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Elena

A shipwreck

8 posts in this topic

Yes, I have another question... that my English vocabulary (neither technical knowledges in general) doesn't help enough to formulate it.

We are in the early 1700s... and a damaged ship has sunk in the harbour. It happens sometimes... (especially if somebody "helped" it ;) ) Now, what technology do the authorities have in order to drag the shipwreck out, because half of the harbour would be blocked otherwise?

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to get started you should GOOGLE "ship wreckers" wikipeda has a good site with the basic info.

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Yes, but is the information from the 18-th century? What google gave me was modern methods. (But yes, I googled shipwrecks, not shipwreckers), so I will do this too.

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I know they dove on wrecked ships to retrieve the stuff worth retrieving. Pirates were known to prey upon the Spanish in the late 17th c. when they were rescuing the gold from sunken treasure fleet ships.

But I imagine you're talking about something that wrecked near shore? If so, I would guess it would be done in the same way as careening if it was possible to retrieve the ship. (Although careeening was primarily done by hand after unladening the ship to make it as easy as possible for the men to move it. Plus they didn't have to fight against the weight of the water inside the ship the way one would have to with a wrecked ship.)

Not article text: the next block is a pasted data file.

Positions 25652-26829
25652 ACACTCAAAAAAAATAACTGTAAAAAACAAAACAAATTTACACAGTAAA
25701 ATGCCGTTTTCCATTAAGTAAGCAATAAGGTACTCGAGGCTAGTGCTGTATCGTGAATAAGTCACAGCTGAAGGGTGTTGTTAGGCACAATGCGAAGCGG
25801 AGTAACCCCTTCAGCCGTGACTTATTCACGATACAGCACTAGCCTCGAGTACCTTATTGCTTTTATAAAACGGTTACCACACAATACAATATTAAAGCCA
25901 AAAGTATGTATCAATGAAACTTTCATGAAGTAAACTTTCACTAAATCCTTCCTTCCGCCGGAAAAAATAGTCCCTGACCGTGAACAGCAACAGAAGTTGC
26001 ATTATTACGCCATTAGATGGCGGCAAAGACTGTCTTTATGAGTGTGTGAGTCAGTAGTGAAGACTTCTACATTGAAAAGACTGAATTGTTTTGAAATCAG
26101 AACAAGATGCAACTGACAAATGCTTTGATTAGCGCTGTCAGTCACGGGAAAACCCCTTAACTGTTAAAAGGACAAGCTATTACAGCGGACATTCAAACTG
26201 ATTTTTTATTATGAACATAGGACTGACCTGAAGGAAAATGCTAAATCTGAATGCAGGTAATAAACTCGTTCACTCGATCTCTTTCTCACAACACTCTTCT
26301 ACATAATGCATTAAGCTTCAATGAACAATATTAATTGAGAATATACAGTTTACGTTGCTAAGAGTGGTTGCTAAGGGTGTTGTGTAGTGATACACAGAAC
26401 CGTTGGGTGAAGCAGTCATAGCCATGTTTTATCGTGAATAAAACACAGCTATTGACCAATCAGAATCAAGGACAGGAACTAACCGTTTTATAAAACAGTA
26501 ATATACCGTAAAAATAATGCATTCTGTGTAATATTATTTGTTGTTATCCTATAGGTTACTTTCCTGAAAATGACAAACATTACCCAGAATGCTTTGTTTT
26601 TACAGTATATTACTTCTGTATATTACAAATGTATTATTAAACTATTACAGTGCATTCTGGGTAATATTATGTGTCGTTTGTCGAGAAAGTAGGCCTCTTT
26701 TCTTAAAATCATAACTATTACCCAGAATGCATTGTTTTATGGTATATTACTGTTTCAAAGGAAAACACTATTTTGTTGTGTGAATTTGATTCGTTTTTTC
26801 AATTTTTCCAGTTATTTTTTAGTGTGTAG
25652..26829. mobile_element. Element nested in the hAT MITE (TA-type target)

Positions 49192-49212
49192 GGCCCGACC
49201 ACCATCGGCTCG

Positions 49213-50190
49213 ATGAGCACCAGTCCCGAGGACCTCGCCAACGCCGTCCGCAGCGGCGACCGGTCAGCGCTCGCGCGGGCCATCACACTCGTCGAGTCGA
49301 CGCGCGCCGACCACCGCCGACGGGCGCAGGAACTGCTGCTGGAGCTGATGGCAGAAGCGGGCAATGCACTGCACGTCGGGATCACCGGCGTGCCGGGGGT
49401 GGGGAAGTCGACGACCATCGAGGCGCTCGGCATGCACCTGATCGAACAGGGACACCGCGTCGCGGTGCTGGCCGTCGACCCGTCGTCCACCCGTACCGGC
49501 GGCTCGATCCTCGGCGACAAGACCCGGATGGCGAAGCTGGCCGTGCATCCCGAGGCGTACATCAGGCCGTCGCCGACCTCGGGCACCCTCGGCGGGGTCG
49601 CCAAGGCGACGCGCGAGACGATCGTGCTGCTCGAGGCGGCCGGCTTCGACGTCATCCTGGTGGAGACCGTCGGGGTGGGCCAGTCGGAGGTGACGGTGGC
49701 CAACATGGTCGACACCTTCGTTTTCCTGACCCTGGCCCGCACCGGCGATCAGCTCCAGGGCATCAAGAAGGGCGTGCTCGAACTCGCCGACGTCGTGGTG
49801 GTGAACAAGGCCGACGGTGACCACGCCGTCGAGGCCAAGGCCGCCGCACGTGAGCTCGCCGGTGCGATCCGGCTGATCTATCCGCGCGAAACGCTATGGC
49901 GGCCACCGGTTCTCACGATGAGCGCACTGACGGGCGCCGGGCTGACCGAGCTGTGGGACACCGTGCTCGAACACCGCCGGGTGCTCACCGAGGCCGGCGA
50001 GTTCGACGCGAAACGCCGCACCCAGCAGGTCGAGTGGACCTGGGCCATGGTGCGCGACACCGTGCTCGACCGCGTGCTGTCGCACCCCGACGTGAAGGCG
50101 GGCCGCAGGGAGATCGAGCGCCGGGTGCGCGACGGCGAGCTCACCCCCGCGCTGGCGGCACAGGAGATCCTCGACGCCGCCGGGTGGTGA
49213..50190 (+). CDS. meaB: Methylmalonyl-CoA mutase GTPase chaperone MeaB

The image below is a 19th c. view of careening. I have hotlinked the image to the wiki commons page where you can see it in great detail.

Lebreton_engraving-07.jpg

They might also use horses and such. This is another 19th c. image called Figures dismantling a beached ship on a rocky shore by Auguste Delacroix:

painting1.jpg

They probably can't re-float it very easily, so I'd guess if they couldn't haul it out, they'd just destroy as much of it as they needed to get it out of the way.

How would you do it knowing the sorts of things they had available to them? Maybe use blocks and tackles to increase their hauling power? Try to drag it with other, floating ships? It wouldn't be a usual problem - a couple of attempted searches of the Calendar of State Papers Colonial, America and West Indies didn't turn up any matches. So I would expect that since the problem was atypical, the solution would be likewise.

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there is a brief thread in capt. twill from aug.30,2013 titled "period salavge techniques". also GOOGLE "a brief history of diving by alex brylske".

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Thank you very much! You all helped me!

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The 1733 Fleet that I have worked in the past several years was originally worked by the Spanish when the ships sunk during the hurricane. Their method was to burn the ship to the waterline then use grapnels to further tear the ship apart provided it could not be refloated. Once this was done they would pick the treasure from what remained of the wreck.

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Commodore Swab, I guess this helps a lot more with the access to port problem ;)

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